Roger Goodell could discipline Johnny Manziel under personal conduct policy

Should Manziel be placed on exempt list? (1:56)

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The NFL is still investigating Cleveland Browns quarterback Johnny Manziel's recent driving incident, but the league could discipline Manziel before that probe is complete, if it believes that he violated the personal conduct policy.

The policy states that anyone believed by commissioner Roger Goodell to be in violation can be placed on paid leave at any time.

Manziel was stopped by police on Oct. 12 in Avon, Ohio, and questioned after witnesses saw Manziel and girlfriend Colleen Crowley arguing in a vehicle. The argument escalated to the point that Crowley tried to leave the car as it exited a highway.

The couple admitted to arguing, and Manziel told police they had been drinking earlier in the day. Police determined that Manziel was not intoxicated, and neither he nor Crowley was arrested or charged.

"If an investigation leads the Commissioner to believe that you may have violated this Policy by committing any of the conduct identified above, he may act where the circumstances and evidence warrant doing so," the NFL personal conduct policy states. "This decision will not reflect a finding of guilt or innocence and will not be guided by the same legal standards and considerations that would apply in a criminal trial."

The policy lists several forms of "prohibited actions," two of which are "Actual or threatened physical violence against another person, including dating violence, domestic violence, child abuse, and other forms of family violence" and "Conduct that poses a genuine danger to the safety and well-being of another person."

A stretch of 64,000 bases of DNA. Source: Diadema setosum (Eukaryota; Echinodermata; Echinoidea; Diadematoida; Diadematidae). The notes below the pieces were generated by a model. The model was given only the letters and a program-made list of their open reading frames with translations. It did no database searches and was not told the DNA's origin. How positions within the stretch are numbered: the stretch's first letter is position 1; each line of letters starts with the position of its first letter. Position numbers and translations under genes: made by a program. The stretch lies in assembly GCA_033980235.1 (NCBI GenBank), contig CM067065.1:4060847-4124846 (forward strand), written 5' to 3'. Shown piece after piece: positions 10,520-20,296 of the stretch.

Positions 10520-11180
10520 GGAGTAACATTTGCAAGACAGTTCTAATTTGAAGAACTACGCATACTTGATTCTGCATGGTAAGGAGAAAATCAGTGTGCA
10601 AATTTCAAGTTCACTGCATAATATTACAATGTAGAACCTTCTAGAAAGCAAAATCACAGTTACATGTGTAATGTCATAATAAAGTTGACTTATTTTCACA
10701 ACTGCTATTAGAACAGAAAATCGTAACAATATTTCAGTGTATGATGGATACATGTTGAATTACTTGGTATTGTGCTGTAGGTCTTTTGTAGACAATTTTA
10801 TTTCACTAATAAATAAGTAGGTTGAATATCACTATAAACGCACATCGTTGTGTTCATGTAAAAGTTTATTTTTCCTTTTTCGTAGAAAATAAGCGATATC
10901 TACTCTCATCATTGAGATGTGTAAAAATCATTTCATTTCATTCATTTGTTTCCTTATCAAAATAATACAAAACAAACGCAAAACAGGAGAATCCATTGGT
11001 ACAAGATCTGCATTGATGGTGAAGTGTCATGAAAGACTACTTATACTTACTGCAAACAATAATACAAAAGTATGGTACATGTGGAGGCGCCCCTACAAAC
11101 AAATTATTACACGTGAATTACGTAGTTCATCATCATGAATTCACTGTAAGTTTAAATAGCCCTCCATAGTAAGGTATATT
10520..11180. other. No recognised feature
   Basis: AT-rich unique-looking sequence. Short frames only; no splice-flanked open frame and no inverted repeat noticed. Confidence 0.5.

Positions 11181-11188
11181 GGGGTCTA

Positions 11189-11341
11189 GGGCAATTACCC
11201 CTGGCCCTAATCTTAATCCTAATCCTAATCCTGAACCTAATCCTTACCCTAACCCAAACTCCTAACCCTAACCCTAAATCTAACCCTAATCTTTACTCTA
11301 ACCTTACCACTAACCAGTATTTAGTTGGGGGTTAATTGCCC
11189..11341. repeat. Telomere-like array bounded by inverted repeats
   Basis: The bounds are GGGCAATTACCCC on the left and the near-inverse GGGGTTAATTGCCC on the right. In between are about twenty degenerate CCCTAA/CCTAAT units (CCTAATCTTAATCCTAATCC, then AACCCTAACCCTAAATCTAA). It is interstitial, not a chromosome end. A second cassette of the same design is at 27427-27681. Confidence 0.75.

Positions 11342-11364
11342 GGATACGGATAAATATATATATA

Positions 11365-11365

The league is not commenting on the investigation, which is routine when a possible violation of the policy occurs.

Browns coach Mike Pettine said Friday that Manziel "more than likely" would be active and serve as the backup quarterback against the St. Louis Rams on Sunday.

Crowley said Manziel hit her and pushed her head against the glass while driving. She also told police that she feared for her life at one point.

She told police she did not want to press charges and later posted on social media that she and Manziel were fine. Manziel also posted on social media, saying the argument looked worse than it was.

A witness reported that Manziel passed her car on the highway's shoulder at a high rate of speed then crossed several lanes to exit the highway. As he did, Crowley tried to leave the moving car, and Manziel pulled her back in.

The witness said Manziel was "flying" on the highway. Another witness said Crowley told her Manziel had hit her.

The league's investigation will look into whether there was physical violence or the threat of it and whether Manziel's driving posed a danger to others.

Under the personal conduct policy, discipline could be a fine, suspension or, in the worst cases, banishment from the league. Factors considered include the nature of the violation and the record of the employee.

Manziel told police he had two drinks in the afternoon before driving from downtown Cleveland to his home in the West suburbs. Police noticed no signs of impairment and did not give him a sobriety test.

The Browns quarterback went to rehab for 10 weeks from January through April in the offseason.